26. “And remember, we started with a system that was broken. For many years, it was broken. And I’m not blaming the last administration.”
[narrator voice] He actually is.
27. “We took over a dead, barren system. We took over a system that was obsolete. It was – it was good for a tiny, little sample of people.”
The key takeaway for Trump in all of this: It’s not his fault! You can’t blame him!
28. “We could have done it on Easter, but there was a good chance that if it’s coming down or if it’s still going up – maybe it’s going to be coming down by then.”
29. “You know, again, because of what we’ve done and because of the fact that we’ve stopped the flow from China so early – because the question is, from a lot of my friends, ‘Why didn’t we just wing it? Why didn’t we just wing it?’”
Really??? Trump’s friends were asking why we didn’t just “wing” our response to a global pandemic?
30. “So you’re going to have tremendous suicides, but you know what you’re going to have more than anything else? Drug addiction. You will see drugs being used like nobody has ever used them before.”
In which the President tries to justify his now-walked-back claim that extended periods of social distancing would destroy the economy and cause more deaths than the virus if left to its own devices. Insanity.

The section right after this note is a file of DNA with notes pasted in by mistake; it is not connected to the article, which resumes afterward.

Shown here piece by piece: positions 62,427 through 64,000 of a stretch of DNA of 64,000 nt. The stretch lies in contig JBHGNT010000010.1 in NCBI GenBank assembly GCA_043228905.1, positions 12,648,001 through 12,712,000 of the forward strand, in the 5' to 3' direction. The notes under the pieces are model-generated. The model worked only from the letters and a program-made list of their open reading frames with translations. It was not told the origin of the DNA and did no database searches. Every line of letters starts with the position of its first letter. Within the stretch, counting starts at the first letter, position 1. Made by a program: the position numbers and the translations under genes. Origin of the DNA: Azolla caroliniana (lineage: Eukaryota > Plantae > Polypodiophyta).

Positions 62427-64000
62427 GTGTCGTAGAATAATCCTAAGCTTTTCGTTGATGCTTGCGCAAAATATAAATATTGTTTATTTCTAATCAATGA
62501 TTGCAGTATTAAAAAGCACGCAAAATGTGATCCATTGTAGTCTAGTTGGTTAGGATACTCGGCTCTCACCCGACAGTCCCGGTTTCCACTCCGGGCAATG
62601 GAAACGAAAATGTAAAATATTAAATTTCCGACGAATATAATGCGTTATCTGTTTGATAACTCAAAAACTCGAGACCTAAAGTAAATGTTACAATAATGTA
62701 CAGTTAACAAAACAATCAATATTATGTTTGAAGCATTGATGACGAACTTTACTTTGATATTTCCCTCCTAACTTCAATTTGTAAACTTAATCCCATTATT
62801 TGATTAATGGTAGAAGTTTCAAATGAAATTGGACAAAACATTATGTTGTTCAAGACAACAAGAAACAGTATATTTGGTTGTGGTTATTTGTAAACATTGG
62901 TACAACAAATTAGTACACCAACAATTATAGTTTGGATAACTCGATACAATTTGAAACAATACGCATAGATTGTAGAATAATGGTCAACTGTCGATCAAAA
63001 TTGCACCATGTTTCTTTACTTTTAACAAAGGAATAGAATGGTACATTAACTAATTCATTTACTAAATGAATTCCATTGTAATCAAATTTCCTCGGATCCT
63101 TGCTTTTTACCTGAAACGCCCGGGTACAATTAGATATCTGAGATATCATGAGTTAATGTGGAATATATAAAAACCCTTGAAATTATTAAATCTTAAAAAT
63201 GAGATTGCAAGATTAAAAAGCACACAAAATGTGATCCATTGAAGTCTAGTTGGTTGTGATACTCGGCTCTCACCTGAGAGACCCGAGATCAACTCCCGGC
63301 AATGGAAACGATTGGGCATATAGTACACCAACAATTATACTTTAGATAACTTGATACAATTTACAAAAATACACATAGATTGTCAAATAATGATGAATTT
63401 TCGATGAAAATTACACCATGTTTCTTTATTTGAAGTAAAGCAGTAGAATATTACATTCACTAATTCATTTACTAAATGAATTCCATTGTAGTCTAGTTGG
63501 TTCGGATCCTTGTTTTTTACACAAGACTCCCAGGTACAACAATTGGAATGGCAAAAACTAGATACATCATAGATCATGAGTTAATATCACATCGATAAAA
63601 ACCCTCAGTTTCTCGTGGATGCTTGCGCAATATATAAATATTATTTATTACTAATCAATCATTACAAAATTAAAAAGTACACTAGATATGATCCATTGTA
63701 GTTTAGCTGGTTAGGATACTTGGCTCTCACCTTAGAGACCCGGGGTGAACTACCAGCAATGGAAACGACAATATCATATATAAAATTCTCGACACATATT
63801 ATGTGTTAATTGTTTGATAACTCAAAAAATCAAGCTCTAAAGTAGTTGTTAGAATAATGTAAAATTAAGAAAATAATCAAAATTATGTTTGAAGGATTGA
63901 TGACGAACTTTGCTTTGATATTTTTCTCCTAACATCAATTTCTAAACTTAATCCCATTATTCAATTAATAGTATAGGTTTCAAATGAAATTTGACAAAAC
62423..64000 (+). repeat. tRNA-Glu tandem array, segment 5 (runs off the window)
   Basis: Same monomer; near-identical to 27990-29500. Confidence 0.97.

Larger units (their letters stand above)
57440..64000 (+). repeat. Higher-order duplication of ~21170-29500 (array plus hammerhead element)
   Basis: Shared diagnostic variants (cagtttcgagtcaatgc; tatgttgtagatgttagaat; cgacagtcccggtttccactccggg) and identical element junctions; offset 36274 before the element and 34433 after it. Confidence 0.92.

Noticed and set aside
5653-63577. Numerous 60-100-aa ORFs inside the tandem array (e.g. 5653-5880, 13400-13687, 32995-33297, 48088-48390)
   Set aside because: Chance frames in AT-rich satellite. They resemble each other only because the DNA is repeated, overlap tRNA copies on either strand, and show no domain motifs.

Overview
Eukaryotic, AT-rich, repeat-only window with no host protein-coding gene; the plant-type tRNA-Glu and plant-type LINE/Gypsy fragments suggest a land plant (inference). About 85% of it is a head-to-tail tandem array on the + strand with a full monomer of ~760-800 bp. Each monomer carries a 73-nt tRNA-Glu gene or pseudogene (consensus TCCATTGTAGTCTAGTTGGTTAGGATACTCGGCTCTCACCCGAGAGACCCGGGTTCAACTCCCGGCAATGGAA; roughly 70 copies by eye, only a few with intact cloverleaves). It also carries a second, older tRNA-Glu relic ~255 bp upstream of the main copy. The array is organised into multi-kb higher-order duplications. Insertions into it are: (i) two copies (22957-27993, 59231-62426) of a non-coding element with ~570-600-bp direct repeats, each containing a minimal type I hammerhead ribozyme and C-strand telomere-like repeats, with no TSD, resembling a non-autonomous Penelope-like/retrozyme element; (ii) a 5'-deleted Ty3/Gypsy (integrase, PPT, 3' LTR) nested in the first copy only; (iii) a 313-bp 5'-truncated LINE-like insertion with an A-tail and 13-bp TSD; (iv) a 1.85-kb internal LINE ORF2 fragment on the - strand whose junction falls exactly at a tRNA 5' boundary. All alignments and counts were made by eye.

31. “I spoke to great people today that have done a great job. And one day, at the top of their business, they’re celebrity chefs, they’ve got the most successful restaurants, and in one day they have nothing.”
“They’re celebrity chefs.”
32. “Anxiety causes, you know, disease, they say. A lot of people – you’re going to have tremendous.”
So, uh, well, um, OK.
33. “But I didn’t say that. I didn’t say that.”
34. “No, I don’t call. No, I don’t call the governor of Washington now.”
So, Trump is saying he didn’t say the thing he did but then admitting that he is actually not calling governors who he doesn’t believe are appreciative enough of the help the federal government is providing? Truly mind-boggling stuff.
35. “I don’t have to call because I’m probably better off not, because we don’t get – he’s a failed presidential candidate. He’s a nasty person. I don’t like the governor of Washington.”
“Modern day presidential”
36. “In 100 years, you could bet your life that he would never be here with CNN and all their cameras, if they’re bad, because we help their ratings.”
Totally false. In the midst of a global pandemic, it’s the media’s job to cover – and contextualize – what the President and his advisers are saying and doing. Ratings have zero to do with it. Zero.
37. “Unfortunately, the enemy is death. It’s death. A lot of people are dying, so it’s very unpleasant. It’s a very unpleasant thing to go through.”
This feels like a good place to end.